The most common battery rating is theAMP-HOUR RATING. This is a unit of measurement for battery capacity, obtainedby multiplying a current flow in amperes by the time in hours of discharge.(Example: A battery which delivers 5 amperes for 20 hours delivers 5 amperestimes 20 hours, or 100 ampere-hours.)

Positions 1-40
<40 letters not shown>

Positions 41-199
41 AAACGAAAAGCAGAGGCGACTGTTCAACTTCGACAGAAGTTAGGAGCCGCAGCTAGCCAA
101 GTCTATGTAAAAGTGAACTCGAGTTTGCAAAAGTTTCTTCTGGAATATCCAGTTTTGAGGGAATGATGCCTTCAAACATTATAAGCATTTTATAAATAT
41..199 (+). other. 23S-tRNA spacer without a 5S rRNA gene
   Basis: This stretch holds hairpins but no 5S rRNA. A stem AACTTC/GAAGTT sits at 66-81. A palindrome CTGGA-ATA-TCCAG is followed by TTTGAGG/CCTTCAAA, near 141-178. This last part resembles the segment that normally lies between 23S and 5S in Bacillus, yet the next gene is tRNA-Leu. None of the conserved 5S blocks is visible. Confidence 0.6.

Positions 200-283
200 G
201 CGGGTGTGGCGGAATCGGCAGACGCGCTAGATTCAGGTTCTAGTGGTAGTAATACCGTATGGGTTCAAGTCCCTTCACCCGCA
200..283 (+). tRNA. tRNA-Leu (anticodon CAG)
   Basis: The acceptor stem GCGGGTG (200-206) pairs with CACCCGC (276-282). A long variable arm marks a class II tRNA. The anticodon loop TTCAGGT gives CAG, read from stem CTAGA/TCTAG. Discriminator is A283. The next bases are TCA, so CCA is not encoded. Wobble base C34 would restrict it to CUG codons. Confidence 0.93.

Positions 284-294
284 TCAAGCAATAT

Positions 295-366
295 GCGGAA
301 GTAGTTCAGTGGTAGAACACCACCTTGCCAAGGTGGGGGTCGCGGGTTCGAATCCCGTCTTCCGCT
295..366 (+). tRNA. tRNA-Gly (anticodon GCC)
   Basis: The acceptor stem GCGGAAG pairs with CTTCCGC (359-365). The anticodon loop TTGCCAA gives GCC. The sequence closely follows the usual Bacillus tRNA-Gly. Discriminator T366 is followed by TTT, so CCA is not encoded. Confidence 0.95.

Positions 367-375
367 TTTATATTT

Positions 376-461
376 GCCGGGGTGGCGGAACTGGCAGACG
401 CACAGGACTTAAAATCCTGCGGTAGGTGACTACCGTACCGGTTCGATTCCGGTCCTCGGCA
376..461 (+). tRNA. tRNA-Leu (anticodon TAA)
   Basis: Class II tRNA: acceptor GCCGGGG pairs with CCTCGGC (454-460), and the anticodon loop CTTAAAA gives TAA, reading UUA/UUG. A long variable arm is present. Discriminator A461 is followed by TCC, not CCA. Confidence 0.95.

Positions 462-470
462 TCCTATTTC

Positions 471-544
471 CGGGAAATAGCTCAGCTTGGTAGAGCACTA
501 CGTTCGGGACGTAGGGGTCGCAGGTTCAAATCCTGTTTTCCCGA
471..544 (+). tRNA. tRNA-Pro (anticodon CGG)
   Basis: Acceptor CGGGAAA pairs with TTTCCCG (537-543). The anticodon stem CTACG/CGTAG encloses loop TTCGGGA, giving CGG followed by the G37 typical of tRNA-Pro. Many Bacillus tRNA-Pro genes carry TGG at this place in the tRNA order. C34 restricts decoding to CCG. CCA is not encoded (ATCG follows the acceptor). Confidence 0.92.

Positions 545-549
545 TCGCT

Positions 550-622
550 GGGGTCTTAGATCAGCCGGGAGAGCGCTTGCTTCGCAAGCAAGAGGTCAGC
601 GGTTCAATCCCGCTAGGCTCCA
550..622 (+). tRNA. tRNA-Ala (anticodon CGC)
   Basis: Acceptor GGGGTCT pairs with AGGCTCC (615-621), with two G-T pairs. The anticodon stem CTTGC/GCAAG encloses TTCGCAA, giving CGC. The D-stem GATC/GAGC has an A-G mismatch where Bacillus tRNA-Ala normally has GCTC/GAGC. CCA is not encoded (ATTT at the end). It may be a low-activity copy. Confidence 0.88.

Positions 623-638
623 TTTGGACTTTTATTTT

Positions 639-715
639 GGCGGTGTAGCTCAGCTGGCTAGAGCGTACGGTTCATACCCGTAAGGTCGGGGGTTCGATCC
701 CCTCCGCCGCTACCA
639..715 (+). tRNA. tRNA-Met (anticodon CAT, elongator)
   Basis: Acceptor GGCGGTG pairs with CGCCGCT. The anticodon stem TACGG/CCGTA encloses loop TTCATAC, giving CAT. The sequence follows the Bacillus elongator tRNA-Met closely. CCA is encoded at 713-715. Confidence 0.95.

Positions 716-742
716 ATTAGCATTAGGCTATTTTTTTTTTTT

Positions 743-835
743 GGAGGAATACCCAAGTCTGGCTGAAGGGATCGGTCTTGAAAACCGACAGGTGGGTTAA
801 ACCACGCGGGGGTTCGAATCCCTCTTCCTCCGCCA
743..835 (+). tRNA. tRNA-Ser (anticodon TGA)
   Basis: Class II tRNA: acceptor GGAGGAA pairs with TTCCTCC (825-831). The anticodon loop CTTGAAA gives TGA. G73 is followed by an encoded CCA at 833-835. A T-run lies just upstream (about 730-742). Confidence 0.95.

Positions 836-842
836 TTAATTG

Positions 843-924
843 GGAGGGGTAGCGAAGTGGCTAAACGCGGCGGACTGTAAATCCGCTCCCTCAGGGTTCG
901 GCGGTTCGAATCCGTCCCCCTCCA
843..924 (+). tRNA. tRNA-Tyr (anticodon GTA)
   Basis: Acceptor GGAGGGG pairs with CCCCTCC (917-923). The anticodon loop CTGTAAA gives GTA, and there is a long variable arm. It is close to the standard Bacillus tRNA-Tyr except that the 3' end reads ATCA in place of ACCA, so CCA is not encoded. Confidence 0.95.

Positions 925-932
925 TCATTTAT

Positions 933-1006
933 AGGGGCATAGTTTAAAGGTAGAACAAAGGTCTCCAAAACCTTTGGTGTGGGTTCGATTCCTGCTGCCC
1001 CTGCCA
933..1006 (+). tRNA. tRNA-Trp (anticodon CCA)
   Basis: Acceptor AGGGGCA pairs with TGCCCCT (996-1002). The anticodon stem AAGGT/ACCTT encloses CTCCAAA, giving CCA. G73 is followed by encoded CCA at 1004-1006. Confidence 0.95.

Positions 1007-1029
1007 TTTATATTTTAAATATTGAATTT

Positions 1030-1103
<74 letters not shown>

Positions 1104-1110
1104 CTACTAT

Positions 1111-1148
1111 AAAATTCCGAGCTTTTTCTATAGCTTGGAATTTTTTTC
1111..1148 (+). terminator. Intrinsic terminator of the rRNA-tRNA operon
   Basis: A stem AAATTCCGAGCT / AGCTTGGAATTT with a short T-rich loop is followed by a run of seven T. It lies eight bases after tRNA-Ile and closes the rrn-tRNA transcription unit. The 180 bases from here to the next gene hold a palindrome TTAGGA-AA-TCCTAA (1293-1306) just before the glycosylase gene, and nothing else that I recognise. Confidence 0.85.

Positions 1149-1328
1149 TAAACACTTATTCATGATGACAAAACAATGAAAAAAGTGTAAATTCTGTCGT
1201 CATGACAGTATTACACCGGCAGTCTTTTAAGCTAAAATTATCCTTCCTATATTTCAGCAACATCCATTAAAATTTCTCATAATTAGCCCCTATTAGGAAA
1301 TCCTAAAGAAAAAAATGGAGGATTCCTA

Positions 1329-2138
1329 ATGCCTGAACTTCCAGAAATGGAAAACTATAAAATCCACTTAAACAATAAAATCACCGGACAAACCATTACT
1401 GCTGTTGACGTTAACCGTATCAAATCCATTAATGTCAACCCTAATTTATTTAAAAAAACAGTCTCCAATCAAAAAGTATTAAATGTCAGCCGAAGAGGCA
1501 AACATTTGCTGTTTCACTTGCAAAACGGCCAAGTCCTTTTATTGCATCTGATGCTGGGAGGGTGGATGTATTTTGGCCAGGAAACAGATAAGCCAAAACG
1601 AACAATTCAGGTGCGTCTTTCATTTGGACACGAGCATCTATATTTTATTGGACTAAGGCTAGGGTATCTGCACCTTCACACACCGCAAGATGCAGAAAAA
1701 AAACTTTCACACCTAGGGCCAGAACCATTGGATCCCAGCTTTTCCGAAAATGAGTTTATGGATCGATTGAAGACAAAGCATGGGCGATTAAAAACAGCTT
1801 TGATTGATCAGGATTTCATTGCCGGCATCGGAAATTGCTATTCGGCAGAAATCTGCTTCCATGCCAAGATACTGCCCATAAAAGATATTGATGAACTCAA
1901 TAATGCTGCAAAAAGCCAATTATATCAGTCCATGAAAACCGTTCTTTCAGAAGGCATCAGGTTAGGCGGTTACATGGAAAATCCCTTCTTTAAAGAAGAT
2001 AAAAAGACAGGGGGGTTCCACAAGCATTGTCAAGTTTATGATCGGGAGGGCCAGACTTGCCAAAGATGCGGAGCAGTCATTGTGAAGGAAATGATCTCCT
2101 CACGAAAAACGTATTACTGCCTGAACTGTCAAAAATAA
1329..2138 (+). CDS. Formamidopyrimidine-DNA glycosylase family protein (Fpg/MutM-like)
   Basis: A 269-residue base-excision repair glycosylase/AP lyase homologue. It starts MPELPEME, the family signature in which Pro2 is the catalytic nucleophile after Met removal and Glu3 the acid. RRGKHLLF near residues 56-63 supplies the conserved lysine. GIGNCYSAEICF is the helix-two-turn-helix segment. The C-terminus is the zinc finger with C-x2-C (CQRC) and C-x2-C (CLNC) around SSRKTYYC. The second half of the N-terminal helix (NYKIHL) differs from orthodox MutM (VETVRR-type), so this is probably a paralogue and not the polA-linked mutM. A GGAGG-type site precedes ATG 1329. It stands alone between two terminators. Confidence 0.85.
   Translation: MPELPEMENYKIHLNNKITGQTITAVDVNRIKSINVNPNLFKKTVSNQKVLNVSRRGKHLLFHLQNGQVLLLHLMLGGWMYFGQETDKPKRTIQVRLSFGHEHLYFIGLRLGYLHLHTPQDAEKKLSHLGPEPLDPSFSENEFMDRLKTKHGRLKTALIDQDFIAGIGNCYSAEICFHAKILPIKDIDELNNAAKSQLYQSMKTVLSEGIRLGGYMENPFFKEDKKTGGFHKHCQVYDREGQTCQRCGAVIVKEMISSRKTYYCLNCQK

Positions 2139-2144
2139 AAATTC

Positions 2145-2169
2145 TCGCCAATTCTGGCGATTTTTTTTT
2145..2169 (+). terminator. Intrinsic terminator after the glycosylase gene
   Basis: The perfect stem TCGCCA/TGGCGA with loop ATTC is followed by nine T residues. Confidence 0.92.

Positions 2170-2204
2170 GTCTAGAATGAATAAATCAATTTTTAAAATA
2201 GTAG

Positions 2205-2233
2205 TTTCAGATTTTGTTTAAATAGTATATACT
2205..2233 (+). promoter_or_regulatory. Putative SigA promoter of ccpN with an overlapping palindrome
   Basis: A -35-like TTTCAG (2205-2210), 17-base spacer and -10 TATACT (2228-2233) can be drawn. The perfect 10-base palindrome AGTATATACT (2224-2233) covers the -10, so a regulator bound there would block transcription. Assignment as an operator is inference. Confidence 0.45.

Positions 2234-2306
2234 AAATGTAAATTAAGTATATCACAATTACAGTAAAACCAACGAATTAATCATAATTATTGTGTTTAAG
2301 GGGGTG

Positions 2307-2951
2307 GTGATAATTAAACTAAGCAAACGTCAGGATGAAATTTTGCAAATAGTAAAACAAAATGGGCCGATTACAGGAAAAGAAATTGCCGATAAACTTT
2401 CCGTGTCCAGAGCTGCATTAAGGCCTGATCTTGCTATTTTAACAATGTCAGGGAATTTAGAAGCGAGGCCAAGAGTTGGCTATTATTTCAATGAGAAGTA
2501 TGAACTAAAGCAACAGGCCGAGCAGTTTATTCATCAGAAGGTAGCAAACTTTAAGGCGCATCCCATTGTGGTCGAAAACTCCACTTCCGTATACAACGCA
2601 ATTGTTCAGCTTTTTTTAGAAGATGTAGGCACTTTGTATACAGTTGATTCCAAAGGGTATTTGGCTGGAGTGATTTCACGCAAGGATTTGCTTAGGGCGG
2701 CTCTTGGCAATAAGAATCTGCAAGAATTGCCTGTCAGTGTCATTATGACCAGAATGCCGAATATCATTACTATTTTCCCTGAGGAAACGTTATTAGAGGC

Manufacturers use different dischargeperiods to yield an different Amp-Hr. Rating for the same capacity batteries,therefore, the Amp-Hr. Rating has little significance unless qualified by thenumber of hours the battery is discharged. For this reason Amp-Hour Ratings areonly a general method of evaluating a battery's capacity for selectionpurposes. The quality of internal components and technical construction withinthe battery will generate different desired characteristics without effectingits Amp-Hour Rating. For instance, there are 150 Amp-Hour batteries that willnot support an electrical load overnight and if called upon to do sorepetitively, will fail early in their life. Conversely, there are 150 Amp-Hourbatteries that will operate an electrical load for several days before needingrecharging and will do so for years. The following ratings must be examined inorder to evaluate and select the proper battery for a specific application:COLD CRANKING AMPERAGE and RESERVE CAPACITY are ratings used by the industry tosimplify battery selection.